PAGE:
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Behr Developing Cooling Solutions for Electric, Conventional Engines

The supplier’s cooling technology can be found in the Chevrolet Volt extended-range electric vehicle, Mercedes S400 HEV and Ford Fusion HEV.

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SAE World Congress

DETROIT – Behr America is seeing increased demand for its line of cooling systems from global auto makers striving to increase the fuel efficiency of their vehicles, a company executive says.

Business has increased exponentially, but the most dramatic increase is being driven by North American-based OEMs, Uwe Krueger, vice president-engineering, tells Ward’s at the 2011 SAE World Congress here.

Applications include vehicles powered by conventional internal-combustion engines, as well as hybrid- and pure-electric vehicles, Krueger says.

Hybrids and EVs “are an important part of future mobility,” and the biggest challenge is the “thermal stability of the battery.”

Advanced lithium-ion batteries have to be kept at a precise temperature to optimize performance. Any degradation can lead to instability and reduce the efficiency of a battery, and in the case of EVs, the vehicle’s range.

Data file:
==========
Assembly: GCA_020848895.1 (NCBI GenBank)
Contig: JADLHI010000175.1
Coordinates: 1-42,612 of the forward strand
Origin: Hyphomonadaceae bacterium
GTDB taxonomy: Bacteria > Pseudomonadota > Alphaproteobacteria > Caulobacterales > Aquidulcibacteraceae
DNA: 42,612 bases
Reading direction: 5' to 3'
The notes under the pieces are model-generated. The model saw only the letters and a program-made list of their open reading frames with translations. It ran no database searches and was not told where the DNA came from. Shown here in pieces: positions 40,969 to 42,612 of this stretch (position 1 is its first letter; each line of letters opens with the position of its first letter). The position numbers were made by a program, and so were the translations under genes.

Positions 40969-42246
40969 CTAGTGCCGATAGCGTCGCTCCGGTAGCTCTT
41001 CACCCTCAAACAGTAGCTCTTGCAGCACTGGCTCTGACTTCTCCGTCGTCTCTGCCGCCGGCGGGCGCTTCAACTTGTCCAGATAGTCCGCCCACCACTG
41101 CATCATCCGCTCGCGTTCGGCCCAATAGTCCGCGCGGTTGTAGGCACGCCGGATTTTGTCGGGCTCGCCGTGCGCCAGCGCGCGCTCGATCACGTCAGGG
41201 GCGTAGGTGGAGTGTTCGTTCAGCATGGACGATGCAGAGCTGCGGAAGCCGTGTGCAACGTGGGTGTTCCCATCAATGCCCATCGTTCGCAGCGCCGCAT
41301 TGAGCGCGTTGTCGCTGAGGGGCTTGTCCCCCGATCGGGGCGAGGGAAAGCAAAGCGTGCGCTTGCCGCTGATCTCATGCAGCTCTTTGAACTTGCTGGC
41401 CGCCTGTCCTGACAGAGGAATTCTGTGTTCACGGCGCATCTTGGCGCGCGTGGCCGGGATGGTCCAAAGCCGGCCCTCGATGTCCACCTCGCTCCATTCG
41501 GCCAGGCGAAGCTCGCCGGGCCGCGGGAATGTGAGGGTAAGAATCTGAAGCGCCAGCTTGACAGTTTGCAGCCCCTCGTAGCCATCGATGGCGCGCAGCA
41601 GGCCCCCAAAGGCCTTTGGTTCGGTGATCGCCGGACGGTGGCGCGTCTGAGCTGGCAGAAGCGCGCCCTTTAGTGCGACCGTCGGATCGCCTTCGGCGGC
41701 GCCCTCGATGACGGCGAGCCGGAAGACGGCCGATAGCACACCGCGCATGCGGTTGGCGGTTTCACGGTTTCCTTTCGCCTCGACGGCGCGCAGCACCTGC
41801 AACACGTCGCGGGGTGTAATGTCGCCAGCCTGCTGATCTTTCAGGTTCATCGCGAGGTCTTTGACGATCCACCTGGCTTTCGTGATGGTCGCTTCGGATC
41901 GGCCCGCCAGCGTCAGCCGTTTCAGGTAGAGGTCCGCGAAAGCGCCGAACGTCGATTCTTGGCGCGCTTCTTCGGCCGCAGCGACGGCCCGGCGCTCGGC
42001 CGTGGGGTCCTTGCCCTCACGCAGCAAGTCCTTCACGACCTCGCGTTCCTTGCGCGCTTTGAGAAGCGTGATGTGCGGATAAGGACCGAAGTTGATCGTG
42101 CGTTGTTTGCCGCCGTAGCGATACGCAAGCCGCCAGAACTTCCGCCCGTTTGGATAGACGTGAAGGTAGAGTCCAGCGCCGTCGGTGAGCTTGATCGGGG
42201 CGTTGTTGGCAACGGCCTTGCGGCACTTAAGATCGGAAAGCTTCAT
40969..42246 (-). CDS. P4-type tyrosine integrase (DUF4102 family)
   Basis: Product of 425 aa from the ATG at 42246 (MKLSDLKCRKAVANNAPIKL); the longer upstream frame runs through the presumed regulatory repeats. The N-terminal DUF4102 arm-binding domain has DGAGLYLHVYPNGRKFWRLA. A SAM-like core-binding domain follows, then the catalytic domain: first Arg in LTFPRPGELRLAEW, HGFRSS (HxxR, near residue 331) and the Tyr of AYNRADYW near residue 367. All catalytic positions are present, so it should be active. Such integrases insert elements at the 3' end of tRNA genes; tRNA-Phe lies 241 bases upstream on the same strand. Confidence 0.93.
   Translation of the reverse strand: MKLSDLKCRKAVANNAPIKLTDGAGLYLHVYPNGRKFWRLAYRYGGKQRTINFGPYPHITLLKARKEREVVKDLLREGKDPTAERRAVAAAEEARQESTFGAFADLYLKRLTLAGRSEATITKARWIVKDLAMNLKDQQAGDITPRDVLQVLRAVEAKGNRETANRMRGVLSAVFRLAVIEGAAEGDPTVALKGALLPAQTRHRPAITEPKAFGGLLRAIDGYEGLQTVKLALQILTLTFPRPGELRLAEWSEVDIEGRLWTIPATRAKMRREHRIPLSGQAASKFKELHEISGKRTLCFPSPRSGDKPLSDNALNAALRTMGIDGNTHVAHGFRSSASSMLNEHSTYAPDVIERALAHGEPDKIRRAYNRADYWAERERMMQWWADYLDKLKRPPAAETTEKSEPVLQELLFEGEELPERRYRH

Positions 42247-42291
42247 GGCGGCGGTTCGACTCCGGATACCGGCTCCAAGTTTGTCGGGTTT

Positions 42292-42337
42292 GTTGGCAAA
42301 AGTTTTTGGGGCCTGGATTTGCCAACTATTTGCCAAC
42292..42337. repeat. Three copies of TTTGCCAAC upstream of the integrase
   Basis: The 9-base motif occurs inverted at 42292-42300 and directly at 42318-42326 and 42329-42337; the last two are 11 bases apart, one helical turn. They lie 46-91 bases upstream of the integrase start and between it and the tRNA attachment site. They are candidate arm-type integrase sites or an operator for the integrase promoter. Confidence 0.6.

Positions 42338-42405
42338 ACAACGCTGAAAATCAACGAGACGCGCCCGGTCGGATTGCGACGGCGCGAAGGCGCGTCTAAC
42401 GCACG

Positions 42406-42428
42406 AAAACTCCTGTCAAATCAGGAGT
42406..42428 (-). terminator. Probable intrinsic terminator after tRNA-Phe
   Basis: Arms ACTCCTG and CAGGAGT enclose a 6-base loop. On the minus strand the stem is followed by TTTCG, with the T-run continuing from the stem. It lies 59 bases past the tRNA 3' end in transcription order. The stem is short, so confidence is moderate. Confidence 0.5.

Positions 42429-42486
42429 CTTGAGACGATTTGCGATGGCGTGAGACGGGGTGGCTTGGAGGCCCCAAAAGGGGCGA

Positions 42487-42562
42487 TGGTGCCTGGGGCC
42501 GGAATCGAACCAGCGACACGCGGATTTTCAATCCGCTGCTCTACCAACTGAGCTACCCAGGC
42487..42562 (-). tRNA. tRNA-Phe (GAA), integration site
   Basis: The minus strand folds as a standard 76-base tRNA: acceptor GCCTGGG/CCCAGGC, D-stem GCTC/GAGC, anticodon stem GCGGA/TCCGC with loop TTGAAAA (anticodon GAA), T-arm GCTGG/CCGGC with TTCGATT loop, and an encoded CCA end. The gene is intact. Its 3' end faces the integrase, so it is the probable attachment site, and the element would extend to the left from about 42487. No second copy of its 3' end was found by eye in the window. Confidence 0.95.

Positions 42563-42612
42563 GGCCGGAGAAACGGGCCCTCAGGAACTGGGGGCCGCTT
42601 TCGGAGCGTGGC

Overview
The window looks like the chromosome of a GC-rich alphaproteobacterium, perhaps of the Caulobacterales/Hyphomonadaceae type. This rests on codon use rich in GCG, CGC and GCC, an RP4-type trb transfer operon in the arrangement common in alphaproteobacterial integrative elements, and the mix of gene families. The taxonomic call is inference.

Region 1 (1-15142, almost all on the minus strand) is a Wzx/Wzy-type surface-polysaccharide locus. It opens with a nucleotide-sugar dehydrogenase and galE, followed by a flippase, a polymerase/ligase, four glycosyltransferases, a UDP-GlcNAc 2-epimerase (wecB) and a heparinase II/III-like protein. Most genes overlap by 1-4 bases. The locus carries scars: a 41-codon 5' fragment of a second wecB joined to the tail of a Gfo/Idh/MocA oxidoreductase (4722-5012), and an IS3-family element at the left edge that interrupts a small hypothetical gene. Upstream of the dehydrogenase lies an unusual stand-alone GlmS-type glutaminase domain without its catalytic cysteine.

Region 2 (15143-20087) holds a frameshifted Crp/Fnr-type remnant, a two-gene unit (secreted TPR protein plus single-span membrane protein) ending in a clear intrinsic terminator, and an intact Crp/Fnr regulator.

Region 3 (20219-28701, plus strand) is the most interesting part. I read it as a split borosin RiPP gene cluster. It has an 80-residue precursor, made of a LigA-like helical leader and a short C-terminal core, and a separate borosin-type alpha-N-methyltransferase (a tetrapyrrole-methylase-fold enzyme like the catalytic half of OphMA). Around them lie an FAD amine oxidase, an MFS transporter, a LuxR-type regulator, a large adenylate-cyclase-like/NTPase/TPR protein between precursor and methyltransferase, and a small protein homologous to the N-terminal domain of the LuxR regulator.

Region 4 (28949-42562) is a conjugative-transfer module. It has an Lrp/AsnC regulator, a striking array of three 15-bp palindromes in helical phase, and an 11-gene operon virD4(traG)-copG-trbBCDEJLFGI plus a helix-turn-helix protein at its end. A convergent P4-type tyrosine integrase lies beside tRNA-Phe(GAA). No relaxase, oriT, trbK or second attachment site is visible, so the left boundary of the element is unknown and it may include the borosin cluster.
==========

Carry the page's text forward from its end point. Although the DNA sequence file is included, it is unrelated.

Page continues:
Behr has partnered with the world’s top battery suppliers to develop its line of cooling systems, currently found in the Chevrolet Volt extended-range EV, Mercedes S400 HEV and Ford Fusion HEV, Krueger says.

“What we’re doing is using our refrigerant and HVAC technology to cool the battery in every condition, especially under hot conditions. “You can’t just use a radiator. You need a coolant.”

Behr offers unique solutions that depend on the configuration of the battery pack, Krueger says. In packs where the cells are flat, the supplier has developed a system of cooled plates that are positioned between each cell, drawing heat away.

In the case of the Mercedes S400, which uses cylindrical cells, Behr developed cooled “pins” that cradle the cells to maintain the proper temperature.

Krueger admits other suppliers offer similar solutions but says Behr’s systems are more energy-efficient and smaller, making it easier to fit them into the vehicle.

Behr also has seen increased demand for its cooling technology for downsized internal-combustion engines. In an effort to offer smaller, fuel-efficient mills without sacrificing performance, auto makers such as Ford have turned to turbochargers or superchargers.

“Charging engines is good because it gets more compressed air into the combustion chamber, but the compression and charging of the air heats it up, and that’s bad,” Krueger says.

Heated air produced by compression leads to turbo lag, which causes a brief delay of full power once the accelerator is depressed.

To mitigate the problem, Behr has developed a cooling system that is positioned closer to the turbocharger or supercharger. In previous systems, the cooling system was located further away from the charger, which meant heated air had to travel a long way before being cooled, leading to lag.

Krueger says Behr perfected the technology through its business in Europe, where it offers a line of cooling solutions for charged diesel engines.

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